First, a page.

The Way You Walk Can Contribute To Depression, Study Shows, So It's Time To Put A Pep Back Into Your Step
Depression is common, and many factors are known to contribute to this serious mental disorder: genetics, exercise, diet, and so on. Although the equation of things that can add up to depression isn't a simple one, many people seem quite interested in doing what they can to reduce their risk (especially those who've suffered from it before). So, take notice: a new study suggests that even the way you walk could contribute to depression. Perhaps it's time for a posture revamp!
Psychologists from the University of Hildesheim in Germany thought to investigate the relationship between walking style and mood by asking 39 experimental participants to deliberately walk in either a depressed or happy style (as measured by a biofeedback device). They then assessed the participants' mood with a word recall test: the participants who walked happily were more likely to remember positive words, while the participants who walked depressively remembered more negative words.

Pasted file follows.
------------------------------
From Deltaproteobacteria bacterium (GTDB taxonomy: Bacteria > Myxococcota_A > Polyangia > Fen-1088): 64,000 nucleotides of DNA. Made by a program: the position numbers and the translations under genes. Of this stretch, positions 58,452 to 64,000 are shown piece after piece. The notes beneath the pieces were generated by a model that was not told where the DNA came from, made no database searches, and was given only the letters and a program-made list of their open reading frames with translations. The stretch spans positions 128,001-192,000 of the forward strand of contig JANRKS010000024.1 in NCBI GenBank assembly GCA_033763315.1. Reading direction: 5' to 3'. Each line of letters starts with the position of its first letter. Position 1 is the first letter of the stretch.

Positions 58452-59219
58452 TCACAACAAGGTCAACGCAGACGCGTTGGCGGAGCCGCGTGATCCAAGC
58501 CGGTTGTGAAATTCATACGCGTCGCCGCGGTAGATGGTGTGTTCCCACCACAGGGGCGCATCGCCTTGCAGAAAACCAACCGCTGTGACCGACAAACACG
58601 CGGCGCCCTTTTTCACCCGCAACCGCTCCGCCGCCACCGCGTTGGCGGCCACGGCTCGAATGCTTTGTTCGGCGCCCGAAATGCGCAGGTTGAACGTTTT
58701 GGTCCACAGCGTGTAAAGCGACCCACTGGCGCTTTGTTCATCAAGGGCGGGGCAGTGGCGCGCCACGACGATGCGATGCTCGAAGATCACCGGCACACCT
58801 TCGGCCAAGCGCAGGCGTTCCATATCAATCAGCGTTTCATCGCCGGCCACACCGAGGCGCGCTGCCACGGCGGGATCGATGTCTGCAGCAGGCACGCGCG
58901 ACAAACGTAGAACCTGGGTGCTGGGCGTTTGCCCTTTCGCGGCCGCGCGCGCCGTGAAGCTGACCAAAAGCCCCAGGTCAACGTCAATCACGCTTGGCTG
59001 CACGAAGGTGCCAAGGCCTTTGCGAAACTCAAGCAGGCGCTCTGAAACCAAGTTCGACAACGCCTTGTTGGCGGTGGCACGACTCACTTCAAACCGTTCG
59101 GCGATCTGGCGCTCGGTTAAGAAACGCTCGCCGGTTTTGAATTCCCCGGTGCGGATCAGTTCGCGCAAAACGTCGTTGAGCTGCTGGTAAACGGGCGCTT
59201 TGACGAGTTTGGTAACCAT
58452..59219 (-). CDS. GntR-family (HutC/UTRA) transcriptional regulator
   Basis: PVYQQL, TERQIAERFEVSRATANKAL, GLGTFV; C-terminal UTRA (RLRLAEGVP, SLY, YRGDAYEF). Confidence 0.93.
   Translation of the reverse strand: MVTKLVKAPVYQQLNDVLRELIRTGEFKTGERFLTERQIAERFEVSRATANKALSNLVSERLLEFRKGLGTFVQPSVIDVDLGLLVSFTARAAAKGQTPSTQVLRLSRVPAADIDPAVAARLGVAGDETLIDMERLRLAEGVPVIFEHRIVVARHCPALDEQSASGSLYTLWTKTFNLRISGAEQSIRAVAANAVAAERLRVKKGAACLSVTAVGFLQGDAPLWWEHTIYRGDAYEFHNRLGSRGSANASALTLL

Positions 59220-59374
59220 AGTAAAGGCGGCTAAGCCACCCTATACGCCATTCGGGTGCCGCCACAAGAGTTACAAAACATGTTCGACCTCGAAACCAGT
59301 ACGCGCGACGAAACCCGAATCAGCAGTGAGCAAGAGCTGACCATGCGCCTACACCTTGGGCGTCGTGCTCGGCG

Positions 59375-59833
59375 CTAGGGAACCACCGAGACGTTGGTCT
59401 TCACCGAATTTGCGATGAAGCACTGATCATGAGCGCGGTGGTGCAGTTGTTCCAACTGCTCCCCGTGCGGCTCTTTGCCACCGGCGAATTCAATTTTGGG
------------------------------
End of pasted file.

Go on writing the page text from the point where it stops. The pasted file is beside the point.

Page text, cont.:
So the mechanism at work here isn't mood change per se, it has to do with your memory and cognition. Walking depressively doesn't make you feel sad, but it encourages you to recall and ruminate on bad things that have happened to you, which could easily lower your mood in the future. Previous research showed that making minor positive changes to people's seated posture reduced negative memory bias, so walking and posture changes could legitimately be a piece in solving the depression puzzle.
In related news, acting happy can make you feel happy (which is why, curiously, botox can be used as a treatment for depression). And when you're feeling physically clean, you are less morally judgmental than when you're physically dirty, so it may make sense to pause and consider your surroundings. Basically our minds take cues from our bodies just as much as our minds order our bodies around, and their are lots of opportunities to exploit this feedback system to our benefit.
Image: arthurhidden/Fotolia, Giphy